With his cricket cap cocked in trademark jaunty style, batsman Cyril Washbrook was an absolute favourite of Lancashire and England sports fans in the 1940s and 1950s.
During his long career, he was most famous for opening the batting for England with Len Hutton on no less than 51 occasions.
Washbrook played 592 first-class cricket matches of which 37 were Tests. He was in the England team from August 1937 to August 1956, scoring 2,569 runs for his country.
He represented Lancashire from 1933 to 1959, finally retiring from playing at the age of 44.
Born in Clitheroe, Lancashire, in December 1914, Washbrook joined Lancashire County Cricket Club at the age of 18.
Two years later he scored 1,724 runs during the season and came fifth in the national batting averages.
Selection for England followed in August 1937 when Washbrook made his debut against New Zealand at the Oval. It was not plain sailing for the right-handed batsman as he only scored innings of nine and eight not out.
Washbrook became an RAF physical training instructor during the Second World War, but was back in action for England against Australia in the 1946-47 Ashes series.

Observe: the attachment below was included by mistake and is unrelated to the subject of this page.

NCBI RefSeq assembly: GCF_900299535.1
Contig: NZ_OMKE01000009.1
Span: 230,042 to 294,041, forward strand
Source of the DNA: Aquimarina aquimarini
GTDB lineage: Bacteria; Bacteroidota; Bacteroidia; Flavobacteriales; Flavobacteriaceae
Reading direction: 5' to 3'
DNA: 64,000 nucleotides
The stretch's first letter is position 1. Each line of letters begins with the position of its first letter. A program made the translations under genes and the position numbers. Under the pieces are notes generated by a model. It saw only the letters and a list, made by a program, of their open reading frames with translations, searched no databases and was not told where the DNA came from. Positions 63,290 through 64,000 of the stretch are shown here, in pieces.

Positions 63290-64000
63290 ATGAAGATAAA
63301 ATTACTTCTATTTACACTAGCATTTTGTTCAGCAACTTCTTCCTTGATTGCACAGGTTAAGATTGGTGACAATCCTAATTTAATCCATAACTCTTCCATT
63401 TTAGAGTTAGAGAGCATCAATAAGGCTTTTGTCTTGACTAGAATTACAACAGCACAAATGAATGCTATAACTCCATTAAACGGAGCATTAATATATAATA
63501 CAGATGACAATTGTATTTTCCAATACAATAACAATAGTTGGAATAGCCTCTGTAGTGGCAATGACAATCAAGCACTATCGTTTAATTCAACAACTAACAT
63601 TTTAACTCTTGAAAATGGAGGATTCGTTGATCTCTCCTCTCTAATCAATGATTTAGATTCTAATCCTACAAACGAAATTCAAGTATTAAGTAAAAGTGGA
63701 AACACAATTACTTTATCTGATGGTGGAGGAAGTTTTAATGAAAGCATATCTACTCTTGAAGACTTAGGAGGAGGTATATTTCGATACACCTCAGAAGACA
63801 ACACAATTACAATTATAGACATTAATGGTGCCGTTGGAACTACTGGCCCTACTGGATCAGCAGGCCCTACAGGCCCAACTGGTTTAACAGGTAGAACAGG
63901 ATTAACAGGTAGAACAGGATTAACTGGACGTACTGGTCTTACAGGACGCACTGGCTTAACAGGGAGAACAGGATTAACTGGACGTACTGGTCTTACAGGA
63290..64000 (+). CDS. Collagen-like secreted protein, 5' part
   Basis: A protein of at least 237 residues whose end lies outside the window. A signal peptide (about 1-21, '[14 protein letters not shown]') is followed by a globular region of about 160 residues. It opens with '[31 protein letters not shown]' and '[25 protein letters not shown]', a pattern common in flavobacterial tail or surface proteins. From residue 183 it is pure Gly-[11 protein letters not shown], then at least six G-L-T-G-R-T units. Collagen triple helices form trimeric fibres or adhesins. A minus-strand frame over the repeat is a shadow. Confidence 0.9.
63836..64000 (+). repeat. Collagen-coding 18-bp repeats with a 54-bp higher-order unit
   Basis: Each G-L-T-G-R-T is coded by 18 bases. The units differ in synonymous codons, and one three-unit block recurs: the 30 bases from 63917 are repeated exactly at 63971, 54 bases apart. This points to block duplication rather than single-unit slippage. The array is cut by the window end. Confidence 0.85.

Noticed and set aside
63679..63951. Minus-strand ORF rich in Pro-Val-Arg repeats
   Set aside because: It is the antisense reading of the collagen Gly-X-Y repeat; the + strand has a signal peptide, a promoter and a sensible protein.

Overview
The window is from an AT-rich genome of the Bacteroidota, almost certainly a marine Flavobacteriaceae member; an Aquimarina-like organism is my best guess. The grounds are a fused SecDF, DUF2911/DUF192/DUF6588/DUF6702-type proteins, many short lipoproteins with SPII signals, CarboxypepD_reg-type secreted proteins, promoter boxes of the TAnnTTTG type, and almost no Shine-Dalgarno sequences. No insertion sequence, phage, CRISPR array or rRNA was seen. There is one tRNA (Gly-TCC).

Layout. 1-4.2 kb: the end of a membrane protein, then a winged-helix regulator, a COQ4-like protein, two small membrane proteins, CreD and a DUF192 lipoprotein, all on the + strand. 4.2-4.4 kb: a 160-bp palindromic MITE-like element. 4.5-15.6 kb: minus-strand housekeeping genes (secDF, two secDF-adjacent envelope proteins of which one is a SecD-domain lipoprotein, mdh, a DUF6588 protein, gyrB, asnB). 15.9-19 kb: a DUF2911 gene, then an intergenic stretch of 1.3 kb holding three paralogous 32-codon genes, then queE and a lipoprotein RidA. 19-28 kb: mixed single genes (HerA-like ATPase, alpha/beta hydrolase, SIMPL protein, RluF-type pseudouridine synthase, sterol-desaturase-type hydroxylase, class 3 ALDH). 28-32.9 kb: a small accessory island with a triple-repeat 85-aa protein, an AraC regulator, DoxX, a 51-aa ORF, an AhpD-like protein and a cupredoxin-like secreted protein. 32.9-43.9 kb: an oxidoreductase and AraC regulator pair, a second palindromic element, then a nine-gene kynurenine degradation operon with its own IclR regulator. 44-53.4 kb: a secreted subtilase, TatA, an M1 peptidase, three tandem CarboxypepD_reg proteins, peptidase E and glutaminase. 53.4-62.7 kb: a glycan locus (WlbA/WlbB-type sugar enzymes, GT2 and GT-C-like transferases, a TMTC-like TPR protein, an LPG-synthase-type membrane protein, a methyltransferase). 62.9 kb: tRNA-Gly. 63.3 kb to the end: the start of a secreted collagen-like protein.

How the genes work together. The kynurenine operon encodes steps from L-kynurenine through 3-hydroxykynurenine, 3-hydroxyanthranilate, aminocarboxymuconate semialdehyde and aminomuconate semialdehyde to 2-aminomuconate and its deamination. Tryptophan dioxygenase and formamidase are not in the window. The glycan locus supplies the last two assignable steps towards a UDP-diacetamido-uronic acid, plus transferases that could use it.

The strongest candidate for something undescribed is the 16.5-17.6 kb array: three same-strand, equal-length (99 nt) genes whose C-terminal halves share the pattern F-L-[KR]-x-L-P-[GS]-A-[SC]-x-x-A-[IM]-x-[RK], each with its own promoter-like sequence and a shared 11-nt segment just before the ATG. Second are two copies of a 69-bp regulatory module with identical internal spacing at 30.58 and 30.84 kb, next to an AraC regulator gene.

Opening the batting with Hutton, he made three consecutive century stands.
It was little surprise that he was named one of Wisden’s Cricketers of the Year in 1947.
Washbrook rewrote the record books during the 1948-9 tour of South Africa. He made his highest Test score of 195 in Johannesburg, sharing in a 395-run first-wicket partnership with Hutton. It still remains England’s highest ever first-wicket score.
After piling on the runs for Lancashire and his country during the 1950s, Washbrook was appointed an England selector in 1956. He was 41.
What he didn’t bargain for was being called back into the Test team by his fellow selectors after England went 1-0 down in the Ashes series against Australia.
He played in the Third Test in Headingley, scoring 98 in a stand of 187 with Peter May after England were on the ropes at 17 for three.
England won the match and Washbrook kept his place for the Fourth Test at Old Trafford. England were triumphant again thanks to spin-bowler Jim Laker’s legendary 19-wicket haul.
Washbrook played his last Test innings at The Oval with England 2-1 up in the series. He scored a duck, but England won the Ashes as the match was drawn.
Washbrook became Lancashire’s first professional captain in 1954. He was an accomplished fielder in addition to being opening batsman and an occasional medium-pace bowler.
His strength as a batsman was said to be on the leg side. He was especially noted for his hook shots and pulls.
Washbrook was extremely popular with the Lancashire faithful, captaining the side until 1959.
He served as president of Lancashire from 1989 to 1990 and was awarded a CBE in the 1991 Queen’s Birthday Honours.
Cyril Washbrook died in Sale in April 1999. He was 84 years old.